Cleveland hospitals develop new COVID-19–testing procedures amid limited resources

Courtesy of Cleveland.com

Collin Wong, Web Editor

Just one day after the World Health Organization’s urgent declaration of a global pandemic, Dr. Amy Acton, Director of the Ohio Department of Health (ODH), estimated that over 100,000 Ohioans were carrying the virus; however, the official number of cases in the state is only 169, as of March 20. If Acton’s estimate is true, approximately 1% of the state’s population carries the virus, meaning much of the state is vulnerable to community transmission and contracting COVID-19. But, why the large discrepancy between the number of confirmed and estimated cases? 

Ohio, along with the rest of the United States, is facing a major backlog of COVID-19 test kits from the Center for Disease Control and Prevention (CDC). As of March 6, only 2,000 U.S. residents had been tested for COVID-19. This delay prompted the ODH to prioritize certain groups for testing, including those who display COVID-19 symptoms, healthcare workers, people with preexisting conditions and the elderly. 

Even as Ohio is receiving more kits from the CDC, the testing process continues at a sluggish place, according to Acton. 

Stemming from a myriad of manufacturing issues and underfunding, this shortage has made it difficult for public health officials to understand COVID-19’s reach. 

“Our delay in being able to test has delayed our understanding of the spread of this,” Acton said. 

Thus, public health officials are often left in the dark, with very little data they can rely on to understand the crisis and make decisions. All the while, cases in the US have surpassed 15,000 and continue to pour in at an exponential rate.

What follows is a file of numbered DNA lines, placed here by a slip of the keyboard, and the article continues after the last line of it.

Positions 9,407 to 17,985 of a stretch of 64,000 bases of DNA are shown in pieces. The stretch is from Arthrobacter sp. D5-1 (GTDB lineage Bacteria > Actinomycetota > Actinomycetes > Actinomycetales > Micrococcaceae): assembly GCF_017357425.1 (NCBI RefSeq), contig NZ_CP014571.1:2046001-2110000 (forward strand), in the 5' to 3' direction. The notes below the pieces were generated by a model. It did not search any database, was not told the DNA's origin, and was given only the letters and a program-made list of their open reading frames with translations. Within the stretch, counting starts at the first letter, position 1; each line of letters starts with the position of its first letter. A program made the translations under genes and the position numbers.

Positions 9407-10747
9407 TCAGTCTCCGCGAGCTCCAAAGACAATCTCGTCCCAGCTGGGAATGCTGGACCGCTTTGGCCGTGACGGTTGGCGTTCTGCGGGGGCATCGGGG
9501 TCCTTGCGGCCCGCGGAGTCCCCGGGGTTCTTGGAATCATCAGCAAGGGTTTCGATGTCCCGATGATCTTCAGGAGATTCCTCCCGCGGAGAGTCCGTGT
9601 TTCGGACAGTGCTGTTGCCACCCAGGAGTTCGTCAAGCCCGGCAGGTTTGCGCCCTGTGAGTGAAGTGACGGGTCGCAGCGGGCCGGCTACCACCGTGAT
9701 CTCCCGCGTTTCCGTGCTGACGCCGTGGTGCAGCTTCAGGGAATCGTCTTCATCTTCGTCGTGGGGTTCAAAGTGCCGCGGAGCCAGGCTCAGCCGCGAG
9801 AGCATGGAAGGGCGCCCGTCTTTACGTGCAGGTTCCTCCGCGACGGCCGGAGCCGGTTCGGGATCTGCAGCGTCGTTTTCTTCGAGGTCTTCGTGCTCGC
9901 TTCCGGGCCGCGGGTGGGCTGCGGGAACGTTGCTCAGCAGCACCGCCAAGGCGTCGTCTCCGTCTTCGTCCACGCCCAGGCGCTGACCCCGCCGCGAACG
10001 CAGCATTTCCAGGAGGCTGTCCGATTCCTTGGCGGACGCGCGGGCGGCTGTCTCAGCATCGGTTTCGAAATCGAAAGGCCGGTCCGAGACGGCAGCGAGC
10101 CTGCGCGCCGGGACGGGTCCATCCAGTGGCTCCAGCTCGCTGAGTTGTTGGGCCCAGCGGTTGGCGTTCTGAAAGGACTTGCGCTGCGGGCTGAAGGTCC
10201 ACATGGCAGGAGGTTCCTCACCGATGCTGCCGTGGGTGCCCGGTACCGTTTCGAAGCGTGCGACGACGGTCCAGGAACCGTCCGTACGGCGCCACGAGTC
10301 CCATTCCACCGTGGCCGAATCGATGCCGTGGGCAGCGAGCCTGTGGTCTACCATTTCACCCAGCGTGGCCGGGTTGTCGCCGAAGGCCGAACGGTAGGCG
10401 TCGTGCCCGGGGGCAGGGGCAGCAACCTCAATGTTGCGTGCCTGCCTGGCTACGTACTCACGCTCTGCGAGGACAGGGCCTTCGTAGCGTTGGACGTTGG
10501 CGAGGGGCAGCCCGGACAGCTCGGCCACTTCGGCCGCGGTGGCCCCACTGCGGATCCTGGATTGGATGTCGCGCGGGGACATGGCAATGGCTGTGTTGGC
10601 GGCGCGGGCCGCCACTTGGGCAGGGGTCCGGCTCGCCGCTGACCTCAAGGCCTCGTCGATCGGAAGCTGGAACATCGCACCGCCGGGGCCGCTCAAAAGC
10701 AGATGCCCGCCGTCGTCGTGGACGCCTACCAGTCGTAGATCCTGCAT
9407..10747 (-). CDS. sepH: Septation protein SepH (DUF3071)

Uncertainty hangs over Cleveland, in particular, where an estimated 12,000 infected residents remain undiagnosed. That’s why two area hospitals have started a new initiative to get more Clevelanders tested. 

On Saturday, March 14, lengthy lines of cars snaked their way along Carnegie Avenue as healthcare workers in blue gowns swabbed patients in their cars. All the while, white cars transported samples to laboratories around the city. 

This was the first day of a new joint effort between Cleveland Clinic and University Hospitals (UH). After one day of testing, five new cases of COVID-19 were discovered as a result of these efforts.

Cleveland Clinic and UH started this drive-thru COVID-19 testing program to further streamline testing. Patients can get tested in two locations: W.O. Walker Building (10524 Euclid Avenue, Cleveland, OH) or UH Landerbrook Health Center in Mayfield Heights. Cleveland Clinic started testing patients at 11 a.m. on Saturday, March 14. UH started testing on Monday at 11 a.m. Both drive-thrus are open seven days a week from 11 a.m. to 7 p.m. and are free. 

In order for patients to participate, a doctor’s order is needed. Individuals can consult Cleveland Clinic’s Express Care Online to see if they are eligible for the drive-thru. There, they will receive a medical screening to determine if the test is needed. This consultation appointment may come with additional charges. 

If a test is needed, Cleveland Clinic and UH’s process is quite straightforward. Patients wait in a line of cars separated by orange cones. They remain in their car and present their doctor’s orders. Once verified, healthcare professionals in full protective gear administer swabs while the patient is seated in the car. Patients can drive away after being swabbed. 

“We will essentially be performing the same test that’s used by the [CDC] after we complete our validation process,” Andrea Pacetti, a Cleveland Clinic spokesperson, told The Plain Dealer. 

The test released by Cleveland Clinic and UH will be more efficient than the CDC’s test, however, as their in-house test will only take eight hours for results to come back. In contrast, the test from ODH took 24 to 48 hours to return. The new test would allow for a faster diagnostic turnaround and allow more Clevelanders to be tested. Even with the new drive-thru efforts, the effects of the testing delay will remain, though.

“The entire health care community is coming together by responding with tremendous unity, everyone is looking at us to do what is right, and we will,” said Dr. Tomislav Mihaljevic, President and CEO of the Cleveland Clinic. “We are working together to optimize our preparations by standing together as a team to meet the demands of our patients, our families and our communities.”